Revolver Falls - Bethy by Design
Hi, I'm Bethy by Design and I offer graphic design, photography and branding services to the The Kimberley, Australia region.
Graphic Design, Kununurra, WA, Photography, Videography, Branding
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Three Day Hike

Revolver Falls

April 2021

Revolver Falls

About a week before the Easter 2021, my friend Zoe and I decided to hike from Lake Argyle up the creek to Revolver Falls for our long weekend adventure. Having heard about a couple of groups that didn’t make it to the falls in their timeframe, we felt confident that it would be an easy and relaxing waltz along the trail… Just kidding! We knew that it would be a challenge, but we said, ‘bring it on!’

Our plan was to get a boat ride to the end of the creek (where it ran into Lake Argyle) and hike in over two days, but then climb the ridge on the third and get a helicopter to pick us up. We had a plan and it meant that we didn’t have to rush, but just take our time and enjoy the scenery.

I will admit that my friend was a lot more practical in her preparation, including items like an emergency devise and sunscreen, however, I brought the recording equipment and a verbal mud map of where we needed to go. So all packed, we set out early on Good Friday towards Lake Argyle to catch a lift with Greg from Lake Argyle Cruises to wear we’d start our hike.

I hadn’t been on lake since last year and it was so nice to see the changes that the wet season had brought. You could tell how much the water level had come up and how full of life everything was. These are the things I particularly notice and enjoy.

Greg took us in as far as the boat would allow and after praying that the 3 wild bulls I’d seen moments before had hightailed it a long way away, we grabbed our backpacks and jumped out. I’ll be honest, it was a strange feeling seeing the boat disappear back the way we’d come leaving us all alone. It was very… quiet. Did I mention this was my first overnight hike? I’ve been camping and hiking since I was a kid and I’ve never been the 5 star camping type, but this was certainly different. We were excited to start! It was going to be great!!

Thankfully we didn’t see the wild bulls again and it was so peaceful walking along the creek as the wind blew through the trees. We spotted lots of fish and few freshwater crocodiles before stoping for morning tea. Even in April, it heated up pretty quickly. Having fresh, cool water right beside us most of the time was amazing! We cooled our feet off wading from one side to the other to find the less overgrown areas. We took our time and it was wonderful!

Morning tea stop

Until it started to get overgrown, and you couldn’t see where you were going, grass seed started to make walking a bit painful and spinifex grass was at pricking your legs. It was more overgrown then I had expected to be sure. Wading through the water over slippery rocks was much preferable to my way of thinking.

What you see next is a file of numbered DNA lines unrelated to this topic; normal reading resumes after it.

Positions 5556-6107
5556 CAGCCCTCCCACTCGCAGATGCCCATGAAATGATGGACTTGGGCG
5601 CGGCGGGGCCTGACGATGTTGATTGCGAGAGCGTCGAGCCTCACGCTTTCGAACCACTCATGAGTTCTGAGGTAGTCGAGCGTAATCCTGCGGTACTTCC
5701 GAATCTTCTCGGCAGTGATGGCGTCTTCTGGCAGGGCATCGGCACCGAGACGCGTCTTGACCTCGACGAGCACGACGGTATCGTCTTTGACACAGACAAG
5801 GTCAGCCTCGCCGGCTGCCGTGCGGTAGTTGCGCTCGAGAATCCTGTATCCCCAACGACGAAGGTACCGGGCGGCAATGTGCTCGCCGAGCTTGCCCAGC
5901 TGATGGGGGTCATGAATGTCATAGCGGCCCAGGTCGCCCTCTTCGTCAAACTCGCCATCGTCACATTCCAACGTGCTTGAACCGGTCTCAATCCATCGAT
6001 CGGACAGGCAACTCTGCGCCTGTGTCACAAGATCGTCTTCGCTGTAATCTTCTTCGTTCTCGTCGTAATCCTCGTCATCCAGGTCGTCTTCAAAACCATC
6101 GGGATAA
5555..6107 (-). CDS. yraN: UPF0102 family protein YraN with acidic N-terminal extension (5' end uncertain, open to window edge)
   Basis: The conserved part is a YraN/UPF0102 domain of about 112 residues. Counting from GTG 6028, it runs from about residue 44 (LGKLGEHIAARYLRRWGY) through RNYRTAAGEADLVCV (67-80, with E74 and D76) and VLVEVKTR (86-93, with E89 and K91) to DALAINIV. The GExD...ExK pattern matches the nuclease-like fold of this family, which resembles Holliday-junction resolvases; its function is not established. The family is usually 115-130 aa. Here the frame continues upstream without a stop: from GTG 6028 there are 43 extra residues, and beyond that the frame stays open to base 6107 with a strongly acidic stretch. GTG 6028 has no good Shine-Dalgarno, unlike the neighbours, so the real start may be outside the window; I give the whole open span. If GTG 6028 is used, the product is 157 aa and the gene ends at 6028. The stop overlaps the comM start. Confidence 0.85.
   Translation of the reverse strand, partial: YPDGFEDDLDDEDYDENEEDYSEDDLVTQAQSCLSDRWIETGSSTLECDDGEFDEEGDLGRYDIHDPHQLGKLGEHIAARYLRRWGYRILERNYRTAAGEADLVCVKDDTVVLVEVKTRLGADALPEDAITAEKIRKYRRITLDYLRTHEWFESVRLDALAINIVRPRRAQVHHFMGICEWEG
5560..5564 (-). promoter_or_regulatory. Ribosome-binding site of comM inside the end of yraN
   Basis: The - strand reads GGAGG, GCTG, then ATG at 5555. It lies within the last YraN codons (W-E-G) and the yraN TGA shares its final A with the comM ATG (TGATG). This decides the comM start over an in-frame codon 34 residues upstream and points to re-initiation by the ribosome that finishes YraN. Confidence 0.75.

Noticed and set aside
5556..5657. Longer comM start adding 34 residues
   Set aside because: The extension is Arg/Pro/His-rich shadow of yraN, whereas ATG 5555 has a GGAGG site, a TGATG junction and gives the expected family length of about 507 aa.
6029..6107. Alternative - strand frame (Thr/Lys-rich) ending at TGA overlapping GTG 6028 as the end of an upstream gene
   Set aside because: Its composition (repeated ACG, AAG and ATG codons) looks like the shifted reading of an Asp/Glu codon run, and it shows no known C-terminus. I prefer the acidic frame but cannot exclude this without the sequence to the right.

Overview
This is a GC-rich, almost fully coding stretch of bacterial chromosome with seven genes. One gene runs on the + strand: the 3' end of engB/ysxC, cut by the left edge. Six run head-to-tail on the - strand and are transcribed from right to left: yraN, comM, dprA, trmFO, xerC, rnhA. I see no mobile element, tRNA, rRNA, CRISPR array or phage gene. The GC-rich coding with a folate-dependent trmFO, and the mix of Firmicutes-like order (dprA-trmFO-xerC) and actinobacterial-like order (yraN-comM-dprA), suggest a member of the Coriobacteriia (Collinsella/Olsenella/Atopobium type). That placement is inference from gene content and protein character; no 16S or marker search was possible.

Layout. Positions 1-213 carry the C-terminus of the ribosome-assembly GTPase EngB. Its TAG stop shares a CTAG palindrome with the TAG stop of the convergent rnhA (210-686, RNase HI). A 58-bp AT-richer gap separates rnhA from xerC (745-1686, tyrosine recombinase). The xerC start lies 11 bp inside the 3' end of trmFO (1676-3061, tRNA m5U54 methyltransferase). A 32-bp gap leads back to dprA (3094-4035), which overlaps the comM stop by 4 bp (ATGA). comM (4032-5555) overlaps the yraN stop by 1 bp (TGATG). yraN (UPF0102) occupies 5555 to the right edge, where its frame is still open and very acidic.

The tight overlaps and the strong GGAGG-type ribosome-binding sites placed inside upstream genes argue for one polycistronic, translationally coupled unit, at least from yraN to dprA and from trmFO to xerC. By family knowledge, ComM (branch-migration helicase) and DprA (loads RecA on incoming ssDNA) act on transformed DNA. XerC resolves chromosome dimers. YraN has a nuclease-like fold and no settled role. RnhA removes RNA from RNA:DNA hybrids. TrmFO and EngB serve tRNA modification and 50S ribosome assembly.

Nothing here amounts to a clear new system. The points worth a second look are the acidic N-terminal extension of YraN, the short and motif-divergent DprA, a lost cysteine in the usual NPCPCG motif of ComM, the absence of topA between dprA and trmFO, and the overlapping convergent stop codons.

I’m sorry to say that by lunch we had already taken a wrong turn (personally I blame technology and maps that I can’t read. Haha!), but we actually had no way to tell if we were heading in the wrong direction or not, other then the GPS map that Zoe had brought and the verbal directions I had received, so we pushed on for a bit. By the time we did stop for lunch I wasn’t having a good time, so we decided that it would be okay to rest for a bit. I felt like such a lazy person at the time, but by that night we were happy we hadn’t walked all afternoon. That being said, we did cover some hard to navigate terrain and when that time of day came to find somewhere to camp there wasn’t many options in the middle of a creek bed with grass and swampy water on either side of us. It looked like we were coming to a ravine and the water was getting deeper. Higher ground is what we decided we needed to head for, and the sight and sound of a small waterfall up little way was very inviting.

Up we went expecting to find a pool of water and some flat ground, but that is not what we found. Instead there were rocks and a couple of tiny water pools as the water tricked down to the creek. The waterfall we could hear was further up the rock in a place that we could not get to and had no flat ground anywhere.

This was it, this was our camping spot for the night. So we smiled, laughed at how this was not what we’d hope to find. I so enjoyed sitting in the beautiful clear water resting my feet and scratched legs. That is until I saw the black squishy things attaching themselves to my skin. They were acting like leeches, but didn’t look like we ones we got in QLD. I decided to not risk it and cut my soak short. Funny enough Zoe didn’t see or get one on her further up stream.

Finding a place to roll our sleep mats out proved to be highly entertaining. In the end, after much turning around in circles and wondering if we should take the risk to cross over the river in the dark to the other side in hopes of a better sleeping spot, we stayed put. I took a large, high rock with a forward lean and Zoe took a low rock with a side lean. While trying to work out the best way to sleep without sliding off my chosen rock, I heard a little squeak from Zoe as one of the 100s of cain toads landed on her as it descended the ridge to the creek for the night. I was thankful for my high rock even if it was proving a little bit more difficult to stay on.

Sleeping on my mat was out of the question as it very effectively turned the rock into a slippery slide, but it served me well as a pillow. I did manage to get some good if but broken sleep by alternating between laying of my back with my heals resting in a slight groove to prevent forward movement or on my tummy with my arms hanging onto the top of the rock. I couldn’t tell you how Zoe truly went as we never fully complained about our choices, but laughed and called it what it was. A grand adventure! It was terrible, but we were having a great time. I know that sounds odd… But isn’t it good to get out of your comfort zone and give things a go?

During that first night Zoe had messaged a friend on her fancy new device with our position and asked if there was a way if we were heading in the right direction. We were not.